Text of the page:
Obama Hints at Iran’s Citizen Nuclear Program Being ‘Legitimate’; Barak Calls for Tougher Sanctions on Iranians
United States President Barack Obama reiterated that Iran may have some right to nuclear energy – provided it takes steps to prove its aspirations are peaceful.
“Without going into specifics, what I do believe is that Iran has legitimate energy concerns, legitimate aspirations. On the other hand, the international community has a very real interest in preventing a nuclear arms race in the region,” Obama said in a BBC interview broadcast Tuesday.
The U.S. leader also restated plans to pursue direct diplomacy with Tehran to encourage it to set aside any ambitions for nuclear weapons it might harbor. >>>
Defense Minister Ehud Barak said on Wednesday that Tuesday’s launch of an Iranian satellite was further indication the international community should tighten sanctions on the Islamic republic.
He said that the launch is an “Iranian technological feat and a proof of [the country’s] intelligence and military capabilities.”
On Tuesday, Barak said that diplomatic efforts to persuade Iran to abandon its nuclear program must be accompanied by a clear deadline, after which harsh sanctions could be imposed. >>>
U.S. President Barack Obama says he wants to see progress in direct talks with Iran on the country’s nuclear program by the end of the year.
The Obama administration says it seeks to create a change in tone towards Iran from the hostile one adopted by Washington during George W. Bush’s term.
In a Tuesday interview with BBC, however, Obama repeated U.S. allegations that Iran aims to develop nuclear weapons.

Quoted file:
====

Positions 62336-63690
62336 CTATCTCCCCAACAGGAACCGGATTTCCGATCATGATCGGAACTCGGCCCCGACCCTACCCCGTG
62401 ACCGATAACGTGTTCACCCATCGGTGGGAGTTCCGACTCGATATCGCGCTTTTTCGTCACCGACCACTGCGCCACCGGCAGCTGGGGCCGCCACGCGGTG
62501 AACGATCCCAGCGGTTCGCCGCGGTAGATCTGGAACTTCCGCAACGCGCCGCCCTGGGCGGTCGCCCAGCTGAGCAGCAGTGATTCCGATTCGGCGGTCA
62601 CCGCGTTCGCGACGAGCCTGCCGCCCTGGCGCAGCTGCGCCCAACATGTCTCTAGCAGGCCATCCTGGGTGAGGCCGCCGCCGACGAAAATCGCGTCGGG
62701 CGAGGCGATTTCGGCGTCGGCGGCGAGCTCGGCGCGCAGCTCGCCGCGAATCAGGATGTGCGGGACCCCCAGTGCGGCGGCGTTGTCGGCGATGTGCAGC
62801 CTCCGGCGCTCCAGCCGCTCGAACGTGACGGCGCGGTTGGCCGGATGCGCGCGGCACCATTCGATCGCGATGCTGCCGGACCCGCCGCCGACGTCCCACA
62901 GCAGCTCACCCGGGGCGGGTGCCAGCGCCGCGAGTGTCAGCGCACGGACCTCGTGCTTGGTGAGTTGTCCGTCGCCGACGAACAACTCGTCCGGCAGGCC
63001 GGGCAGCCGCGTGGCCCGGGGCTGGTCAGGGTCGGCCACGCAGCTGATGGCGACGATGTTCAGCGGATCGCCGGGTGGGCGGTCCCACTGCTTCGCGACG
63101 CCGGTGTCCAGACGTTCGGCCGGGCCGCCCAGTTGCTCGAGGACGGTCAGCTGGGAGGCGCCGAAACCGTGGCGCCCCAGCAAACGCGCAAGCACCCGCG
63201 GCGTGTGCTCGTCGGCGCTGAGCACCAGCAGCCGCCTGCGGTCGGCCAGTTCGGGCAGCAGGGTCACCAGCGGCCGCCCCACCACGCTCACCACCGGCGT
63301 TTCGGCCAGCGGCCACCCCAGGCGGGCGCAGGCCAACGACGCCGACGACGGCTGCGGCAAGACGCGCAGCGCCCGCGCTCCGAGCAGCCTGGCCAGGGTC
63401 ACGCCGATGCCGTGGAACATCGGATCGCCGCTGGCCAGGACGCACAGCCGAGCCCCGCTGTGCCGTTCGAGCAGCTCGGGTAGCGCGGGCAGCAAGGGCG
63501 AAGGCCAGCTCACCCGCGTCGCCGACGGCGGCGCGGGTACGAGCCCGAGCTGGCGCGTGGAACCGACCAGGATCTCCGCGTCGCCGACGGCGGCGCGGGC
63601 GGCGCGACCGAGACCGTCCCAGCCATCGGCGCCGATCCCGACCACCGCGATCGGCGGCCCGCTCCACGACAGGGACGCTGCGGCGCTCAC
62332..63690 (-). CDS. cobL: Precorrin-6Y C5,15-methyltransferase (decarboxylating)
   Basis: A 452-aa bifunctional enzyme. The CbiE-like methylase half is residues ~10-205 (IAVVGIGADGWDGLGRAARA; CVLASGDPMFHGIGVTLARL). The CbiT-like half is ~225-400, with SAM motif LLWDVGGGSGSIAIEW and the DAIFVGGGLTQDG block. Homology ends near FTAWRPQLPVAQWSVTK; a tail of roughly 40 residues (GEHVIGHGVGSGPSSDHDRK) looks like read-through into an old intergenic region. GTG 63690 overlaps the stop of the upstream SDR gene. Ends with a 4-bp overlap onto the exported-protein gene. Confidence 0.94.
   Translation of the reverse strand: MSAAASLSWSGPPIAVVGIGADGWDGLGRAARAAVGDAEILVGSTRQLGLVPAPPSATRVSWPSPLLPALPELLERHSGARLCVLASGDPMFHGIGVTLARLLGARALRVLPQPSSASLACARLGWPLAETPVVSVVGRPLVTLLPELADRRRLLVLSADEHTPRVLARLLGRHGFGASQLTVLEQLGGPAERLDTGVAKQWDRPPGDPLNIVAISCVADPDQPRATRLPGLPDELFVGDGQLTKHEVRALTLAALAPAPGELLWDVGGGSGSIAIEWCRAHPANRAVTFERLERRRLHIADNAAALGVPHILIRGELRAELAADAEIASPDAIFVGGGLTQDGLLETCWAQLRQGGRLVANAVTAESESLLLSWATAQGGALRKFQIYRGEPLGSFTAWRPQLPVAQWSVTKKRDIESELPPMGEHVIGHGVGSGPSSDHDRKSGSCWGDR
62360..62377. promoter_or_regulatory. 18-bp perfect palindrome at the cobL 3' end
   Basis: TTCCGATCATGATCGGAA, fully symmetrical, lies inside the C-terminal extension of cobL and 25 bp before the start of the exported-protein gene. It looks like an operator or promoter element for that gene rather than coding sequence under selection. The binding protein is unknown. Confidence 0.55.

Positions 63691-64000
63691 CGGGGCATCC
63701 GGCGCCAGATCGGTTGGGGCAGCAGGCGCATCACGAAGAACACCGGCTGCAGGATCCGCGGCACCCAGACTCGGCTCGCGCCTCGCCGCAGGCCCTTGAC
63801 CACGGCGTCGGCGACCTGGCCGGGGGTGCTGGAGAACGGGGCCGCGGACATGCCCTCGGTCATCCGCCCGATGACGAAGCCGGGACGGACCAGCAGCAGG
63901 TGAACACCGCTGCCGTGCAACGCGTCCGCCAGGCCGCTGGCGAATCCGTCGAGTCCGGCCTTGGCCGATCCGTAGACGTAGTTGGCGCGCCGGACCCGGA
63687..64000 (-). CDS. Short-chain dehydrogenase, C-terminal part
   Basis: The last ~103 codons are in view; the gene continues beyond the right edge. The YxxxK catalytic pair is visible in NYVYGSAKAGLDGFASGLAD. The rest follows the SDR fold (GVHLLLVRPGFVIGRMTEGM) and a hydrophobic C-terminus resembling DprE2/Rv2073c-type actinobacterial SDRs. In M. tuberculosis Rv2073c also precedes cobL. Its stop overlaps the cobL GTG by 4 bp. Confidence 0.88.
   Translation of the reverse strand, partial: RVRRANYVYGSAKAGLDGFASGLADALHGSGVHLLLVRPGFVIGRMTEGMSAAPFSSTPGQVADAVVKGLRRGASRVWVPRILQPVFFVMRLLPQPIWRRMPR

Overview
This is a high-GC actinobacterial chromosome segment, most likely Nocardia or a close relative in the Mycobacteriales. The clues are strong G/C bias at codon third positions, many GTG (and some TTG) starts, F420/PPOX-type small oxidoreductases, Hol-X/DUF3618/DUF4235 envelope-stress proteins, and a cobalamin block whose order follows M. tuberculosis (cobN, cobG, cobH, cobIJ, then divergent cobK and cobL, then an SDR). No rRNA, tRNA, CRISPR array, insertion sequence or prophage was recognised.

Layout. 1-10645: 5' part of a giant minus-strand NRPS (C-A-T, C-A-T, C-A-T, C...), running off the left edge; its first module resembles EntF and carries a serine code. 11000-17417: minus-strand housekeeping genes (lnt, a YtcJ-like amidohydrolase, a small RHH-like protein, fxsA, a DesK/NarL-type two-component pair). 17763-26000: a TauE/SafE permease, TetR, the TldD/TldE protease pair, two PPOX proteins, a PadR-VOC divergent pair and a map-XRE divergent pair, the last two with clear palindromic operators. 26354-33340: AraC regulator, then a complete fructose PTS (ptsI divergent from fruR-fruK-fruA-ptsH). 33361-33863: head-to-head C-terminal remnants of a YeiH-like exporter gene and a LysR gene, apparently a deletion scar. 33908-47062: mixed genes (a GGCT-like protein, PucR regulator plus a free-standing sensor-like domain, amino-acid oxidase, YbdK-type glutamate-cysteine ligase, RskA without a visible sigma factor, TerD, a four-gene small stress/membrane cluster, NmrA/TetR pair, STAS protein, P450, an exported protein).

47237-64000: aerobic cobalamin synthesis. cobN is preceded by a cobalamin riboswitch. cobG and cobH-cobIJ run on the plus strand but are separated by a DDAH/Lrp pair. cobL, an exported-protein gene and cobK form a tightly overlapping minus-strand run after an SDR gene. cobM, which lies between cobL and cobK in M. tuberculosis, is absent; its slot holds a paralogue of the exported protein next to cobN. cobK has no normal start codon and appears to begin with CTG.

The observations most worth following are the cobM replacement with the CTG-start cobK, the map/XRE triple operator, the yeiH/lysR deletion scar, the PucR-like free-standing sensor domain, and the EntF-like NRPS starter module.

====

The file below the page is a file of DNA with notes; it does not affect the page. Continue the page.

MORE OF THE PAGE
“What I have said is that it is in the world’s interests for Iran to set aside ambitions for a nuclear weapon,” he said, adding the best way for that to be accomplished was ‘through tough direct diplomacy’.
“Although I don’t want to put artificial time tables on that process, we do want to make sure that, by the end of this year, we’ve actually seen a serious process move forward,” Obama added, on the eve of a trip to the Middle East.
Since taking office as the U.S. president in January, Obama talked of a policy change toward Iran, saying the U.S. would extend a hand of peace to Iran if it ‘unclenched its fist’.
The Islamic Republic was invited to an international conference on Afghanistan in March. Washington has also backed Iran’s participation on a G8 meeting on Afghanistan and Pakistan later this month.
The Obama administration however has extended Clinton-era sanctions. It has also imposed sanctions on six Iranian firms over alleged links to Tehran’s missile and nuclear work last month.
Iranian officials have described a real shift in U.S. foreign policy toward Iran as the key to successful talks.
Tehran says Washington should manifest a ‘genuine’ change in action rather than a change in tone by lifting anti-Iran sanctions and stopping to spread allegations against the country.
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